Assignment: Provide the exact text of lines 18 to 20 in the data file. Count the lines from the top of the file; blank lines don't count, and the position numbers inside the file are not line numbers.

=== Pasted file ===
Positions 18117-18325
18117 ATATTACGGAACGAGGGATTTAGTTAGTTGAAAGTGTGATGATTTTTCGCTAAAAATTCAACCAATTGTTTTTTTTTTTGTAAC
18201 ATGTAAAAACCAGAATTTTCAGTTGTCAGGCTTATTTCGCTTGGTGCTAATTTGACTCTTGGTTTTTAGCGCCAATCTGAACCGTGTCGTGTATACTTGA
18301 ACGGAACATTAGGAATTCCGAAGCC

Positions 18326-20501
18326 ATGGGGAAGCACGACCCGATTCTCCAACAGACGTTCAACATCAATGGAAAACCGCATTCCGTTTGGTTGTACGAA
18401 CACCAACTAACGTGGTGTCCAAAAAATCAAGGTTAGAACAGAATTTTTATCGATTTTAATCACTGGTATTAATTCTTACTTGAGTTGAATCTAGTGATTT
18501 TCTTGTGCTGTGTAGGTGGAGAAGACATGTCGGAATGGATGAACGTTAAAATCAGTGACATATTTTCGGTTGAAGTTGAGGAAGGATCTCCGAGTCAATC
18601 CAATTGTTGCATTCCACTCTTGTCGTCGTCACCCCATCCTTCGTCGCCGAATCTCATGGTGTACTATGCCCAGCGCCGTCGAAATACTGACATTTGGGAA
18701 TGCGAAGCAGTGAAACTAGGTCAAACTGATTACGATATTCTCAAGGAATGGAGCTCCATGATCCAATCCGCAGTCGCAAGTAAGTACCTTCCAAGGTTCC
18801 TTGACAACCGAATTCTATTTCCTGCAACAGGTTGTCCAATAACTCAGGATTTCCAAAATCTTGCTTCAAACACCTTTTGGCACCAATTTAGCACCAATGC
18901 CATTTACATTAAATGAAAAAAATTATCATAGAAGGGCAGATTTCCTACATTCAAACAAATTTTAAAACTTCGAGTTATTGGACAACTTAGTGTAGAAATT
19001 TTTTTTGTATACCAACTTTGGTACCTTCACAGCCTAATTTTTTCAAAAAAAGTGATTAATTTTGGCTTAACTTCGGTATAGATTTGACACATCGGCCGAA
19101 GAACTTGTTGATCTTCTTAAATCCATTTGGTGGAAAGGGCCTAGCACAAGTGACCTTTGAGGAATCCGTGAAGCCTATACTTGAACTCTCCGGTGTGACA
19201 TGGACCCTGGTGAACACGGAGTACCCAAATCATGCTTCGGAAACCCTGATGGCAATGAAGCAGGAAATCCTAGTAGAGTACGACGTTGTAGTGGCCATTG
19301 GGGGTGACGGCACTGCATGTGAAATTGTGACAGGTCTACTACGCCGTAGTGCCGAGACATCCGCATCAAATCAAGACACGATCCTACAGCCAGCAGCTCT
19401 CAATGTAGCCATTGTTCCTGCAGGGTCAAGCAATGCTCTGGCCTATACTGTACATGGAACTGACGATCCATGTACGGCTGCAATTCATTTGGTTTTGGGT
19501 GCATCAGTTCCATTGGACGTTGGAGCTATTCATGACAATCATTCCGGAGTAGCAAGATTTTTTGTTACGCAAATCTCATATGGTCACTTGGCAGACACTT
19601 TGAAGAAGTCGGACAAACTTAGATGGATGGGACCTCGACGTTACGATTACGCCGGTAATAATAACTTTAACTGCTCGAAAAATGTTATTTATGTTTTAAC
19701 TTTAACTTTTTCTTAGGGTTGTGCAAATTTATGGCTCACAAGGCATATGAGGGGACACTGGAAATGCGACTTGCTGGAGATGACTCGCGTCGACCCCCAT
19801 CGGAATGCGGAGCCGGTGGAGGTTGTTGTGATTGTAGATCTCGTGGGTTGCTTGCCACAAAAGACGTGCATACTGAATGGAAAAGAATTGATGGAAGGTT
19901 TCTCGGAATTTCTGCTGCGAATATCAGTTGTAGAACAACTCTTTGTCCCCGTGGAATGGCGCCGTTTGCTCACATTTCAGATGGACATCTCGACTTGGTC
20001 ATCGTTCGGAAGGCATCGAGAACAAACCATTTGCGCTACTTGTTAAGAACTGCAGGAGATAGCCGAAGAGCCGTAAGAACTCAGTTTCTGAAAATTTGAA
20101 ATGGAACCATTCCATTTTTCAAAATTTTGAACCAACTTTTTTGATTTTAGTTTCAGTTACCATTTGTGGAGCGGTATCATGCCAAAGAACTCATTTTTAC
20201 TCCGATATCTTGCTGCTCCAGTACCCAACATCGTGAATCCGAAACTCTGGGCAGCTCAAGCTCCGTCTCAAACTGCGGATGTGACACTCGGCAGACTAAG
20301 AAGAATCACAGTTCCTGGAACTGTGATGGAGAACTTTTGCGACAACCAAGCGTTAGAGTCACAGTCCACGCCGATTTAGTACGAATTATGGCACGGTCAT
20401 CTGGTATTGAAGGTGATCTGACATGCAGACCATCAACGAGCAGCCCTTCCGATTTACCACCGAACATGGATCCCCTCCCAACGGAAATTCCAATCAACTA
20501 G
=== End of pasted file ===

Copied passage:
19501 GCATCAGTTCCATTGGACGTTGGAGCTATTCATGACAATCATTCCGGAGTAGCAAGATTTTTTGTTACGCAAATCTCATATGGTCACTTGGCAGACACTT
19601 TGAAGAAGTCGGACAAACTTAGATGGATGGGACCTCGACGTTACGATTACGCCGGTAATAATAACTTTAACTGCTCGAAAAATGTTATTTATGTTTTAAC
19701 TTTAACTTTTTCTTAGGGTTGTGCAAATTTATGGCTCACAAGGCATATGAGGGGACACTGGAAATGCGACTTGCTGGAGATGACTCGCGTCGACCCCCAT